- Typically, all of a business’s authorisations will be cleared in a batch at the end of the day via the payment processor to their acquiring bank, which requests the funds from the card issuing bank. This will then make a settlement payment.
The acquiring bank then deposits this money into the businesses’ bank account (these can often be with the same banking company). It can often take around three days from authorisation for the funds to appear in the bank, however, with Dojo, we endeavour to get your funds into your business account the very next day with our next-day transfers.
That’s the extensive explanation of how the process works with a payment gateway but it can also be summed up in three stages:
- Collection - The payment gateway receives the payment information from your website.
- Transfer - It will transfer these securely to the payment processor.
- Authorisation - The customer’s issuing bank will authorise or decline the transaction and the payment gateway will send this information on to you and the customer.
So, now you know how payment gateways work, but what are the benefits of using one?
The benefits of using a payment gateway
The main benefit of using a payment gateway is convenience for your customers. Having a payment gateway on your website means that your customers can buy from you at any time, from anywhere, within a matter of minutes - even more quickly if they are repeat customers who have saved their payment details.
This can be useful for smaller businesses, especially those expanding from brick-and-mortar to e-commerce for the first time as they can have a version of their store that’s open 24/7.
Importantly, online payments through payment gateways offer a level of security that both customers and businesses rely on and expect. Not only can customers be confident that their card details are being encrypted and transmitted securely, but businesses can be sure that their transactions are compliant with security standards.
So, if you want to set up an online store to run alongside your existing store, or if you’re just planning on setting up an online-only small business, you need to know how to get set up to take payments using a payment gateway.
How to set up an online payment gateway
Before you get started looking for a payment gateway, you need to have several things in place. This includes a business bank account, a website and a variety of business and financial documents in order to get a merchant account set up for you.
An easier and quicker option is to go with a payment service provider where you can get the merchant account provided as part of the service, and often you’ll just need a bank account and an email address to get going.
When choosing your payment gateway, there are several things you need to consider to make sure you’re selecting the right one:
Cost is certainly a factor. This can include set-up costs, admin costs and a cost per transaction, so you need to investigate and work out the short and long-term implications of each payment gateway on your shortlist.
Speed is another factor, as different payment gateways can take different amounts of time to get set up, with payment service providers often available almost instantly, while others can take up to a month before you can start taking payments.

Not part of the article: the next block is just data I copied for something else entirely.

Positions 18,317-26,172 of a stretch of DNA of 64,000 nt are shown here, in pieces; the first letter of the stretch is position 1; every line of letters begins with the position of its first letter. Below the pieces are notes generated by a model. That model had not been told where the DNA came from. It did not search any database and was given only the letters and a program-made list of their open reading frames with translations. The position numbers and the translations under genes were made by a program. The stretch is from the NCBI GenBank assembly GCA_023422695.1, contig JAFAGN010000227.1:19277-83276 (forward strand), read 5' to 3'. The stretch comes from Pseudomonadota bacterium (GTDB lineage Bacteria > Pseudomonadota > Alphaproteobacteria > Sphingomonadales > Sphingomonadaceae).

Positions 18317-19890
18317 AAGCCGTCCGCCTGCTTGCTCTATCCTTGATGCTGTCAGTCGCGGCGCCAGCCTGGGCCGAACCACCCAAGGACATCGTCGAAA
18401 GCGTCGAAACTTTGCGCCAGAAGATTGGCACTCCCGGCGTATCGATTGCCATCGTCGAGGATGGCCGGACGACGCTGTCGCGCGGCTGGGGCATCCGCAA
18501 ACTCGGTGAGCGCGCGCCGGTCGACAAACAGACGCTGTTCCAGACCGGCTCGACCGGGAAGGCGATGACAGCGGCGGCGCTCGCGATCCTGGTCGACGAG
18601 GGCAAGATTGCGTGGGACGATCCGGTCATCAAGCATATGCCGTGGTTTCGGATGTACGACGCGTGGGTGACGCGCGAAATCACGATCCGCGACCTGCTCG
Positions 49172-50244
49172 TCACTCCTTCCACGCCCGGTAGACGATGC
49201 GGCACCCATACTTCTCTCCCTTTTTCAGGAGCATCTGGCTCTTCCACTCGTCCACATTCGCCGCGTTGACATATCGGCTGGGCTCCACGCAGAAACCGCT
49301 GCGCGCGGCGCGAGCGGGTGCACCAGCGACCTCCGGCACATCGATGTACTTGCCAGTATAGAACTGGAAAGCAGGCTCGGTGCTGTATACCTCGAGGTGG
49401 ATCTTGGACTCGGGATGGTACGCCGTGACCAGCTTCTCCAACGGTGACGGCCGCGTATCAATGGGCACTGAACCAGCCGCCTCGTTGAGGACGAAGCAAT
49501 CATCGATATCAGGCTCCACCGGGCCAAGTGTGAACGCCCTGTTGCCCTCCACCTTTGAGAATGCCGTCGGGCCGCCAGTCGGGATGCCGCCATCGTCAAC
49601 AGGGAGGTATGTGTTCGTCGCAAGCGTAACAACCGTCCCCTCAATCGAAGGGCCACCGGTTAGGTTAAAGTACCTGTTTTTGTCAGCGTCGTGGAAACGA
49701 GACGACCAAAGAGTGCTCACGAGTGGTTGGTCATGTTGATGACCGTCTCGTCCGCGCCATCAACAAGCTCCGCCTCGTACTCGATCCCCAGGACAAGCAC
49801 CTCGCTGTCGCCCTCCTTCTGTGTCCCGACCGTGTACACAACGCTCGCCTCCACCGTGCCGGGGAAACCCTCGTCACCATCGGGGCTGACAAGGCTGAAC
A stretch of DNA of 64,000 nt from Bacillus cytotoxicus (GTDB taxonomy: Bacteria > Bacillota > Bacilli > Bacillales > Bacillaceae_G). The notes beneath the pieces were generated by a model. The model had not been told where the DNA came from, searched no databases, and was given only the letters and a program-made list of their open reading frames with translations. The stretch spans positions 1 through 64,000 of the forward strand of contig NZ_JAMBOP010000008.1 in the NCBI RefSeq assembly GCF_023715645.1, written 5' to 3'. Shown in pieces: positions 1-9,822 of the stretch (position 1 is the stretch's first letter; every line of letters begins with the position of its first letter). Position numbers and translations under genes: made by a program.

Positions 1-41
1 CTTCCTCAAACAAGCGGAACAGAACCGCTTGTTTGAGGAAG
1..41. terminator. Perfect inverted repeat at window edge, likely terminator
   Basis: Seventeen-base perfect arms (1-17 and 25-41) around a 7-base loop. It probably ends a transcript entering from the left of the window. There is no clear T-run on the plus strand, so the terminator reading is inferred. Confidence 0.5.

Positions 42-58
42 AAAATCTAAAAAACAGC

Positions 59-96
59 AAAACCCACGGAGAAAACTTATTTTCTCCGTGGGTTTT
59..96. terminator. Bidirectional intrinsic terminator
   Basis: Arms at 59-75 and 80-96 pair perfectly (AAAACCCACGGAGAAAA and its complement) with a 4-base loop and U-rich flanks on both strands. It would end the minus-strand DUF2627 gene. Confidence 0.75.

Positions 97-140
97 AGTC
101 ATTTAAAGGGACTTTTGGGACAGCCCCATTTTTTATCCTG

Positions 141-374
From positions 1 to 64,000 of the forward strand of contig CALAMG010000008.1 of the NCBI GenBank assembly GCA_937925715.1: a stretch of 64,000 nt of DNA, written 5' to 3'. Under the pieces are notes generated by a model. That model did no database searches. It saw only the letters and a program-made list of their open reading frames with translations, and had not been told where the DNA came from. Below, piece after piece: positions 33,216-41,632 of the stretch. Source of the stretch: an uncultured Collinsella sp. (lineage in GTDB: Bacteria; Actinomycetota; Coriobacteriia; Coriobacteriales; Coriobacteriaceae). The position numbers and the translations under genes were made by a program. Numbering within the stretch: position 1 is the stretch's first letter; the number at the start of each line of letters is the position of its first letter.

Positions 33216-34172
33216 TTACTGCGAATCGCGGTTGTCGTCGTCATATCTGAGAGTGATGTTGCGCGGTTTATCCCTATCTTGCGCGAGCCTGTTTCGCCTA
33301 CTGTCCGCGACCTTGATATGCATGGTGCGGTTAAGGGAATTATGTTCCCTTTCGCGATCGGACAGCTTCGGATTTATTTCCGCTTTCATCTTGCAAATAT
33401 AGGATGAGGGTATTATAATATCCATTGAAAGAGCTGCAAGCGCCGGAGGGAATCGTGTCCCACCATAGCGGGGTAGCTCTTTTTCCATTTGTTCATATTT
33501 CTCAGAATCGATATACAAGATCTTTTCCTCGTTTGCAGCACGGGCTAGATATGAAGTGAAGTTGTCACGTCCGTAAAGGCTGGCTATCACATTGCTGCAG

The speed with which you’ll get your money is something else to investigate. Will it be the next day or could you potentially be waiting up to 30 days? Do they have a set day of the week or month when payments are made? Particularly for new businesses that need reliable access to funds, knowing when you’ll get the money from transactions can be essential to avoid difficult situations.
Security is clearly another important aspect, both for your liability and to give customers the confidence to make payments with you, especially if you sell high-value items. Payment gateways in general are known for offering quality security and fraud protection tools, but at the very least you need a provider with level 1 PCI DSS compliance.
Type of payments accepted
The type of payments accepted is also worth investigating. Do they take international payments? Even if you are initially just targeting UK customers, having the option to change this in the future would save you from needing to change payment gateways at a later date. Other questions to ask are: Do they take all major cards? Do they accept bank payments? Do they offer recurring payments if you are selling subscription items?
You also need to check the technical aspects to see how it will integrate with your e-commerce website. Will the gateway be hosted on the website or need a redirect? Finding one that integrates with your existing software and banking will make this transition much more straightforward and streamlined.
You will also need to think about what kind of customer support you have in place. As payment gateways are available to use 24/7 you need to consider what you’ll do if a customer contacts you with a payment issue outside of store opening hours. Think about if your customers will be able to speak to a human or are you going to set up a web chat or chat bot function.
It’s also worth thinking about the payment gateway provider customer service - will they be able to fix your issue remotely and quickly to keep your business moving?
There are plenty of things to consider when selecting the right payment gateway for your small business, but if you want to take payments smoothly and securely, payment gateways are a tried and tested option.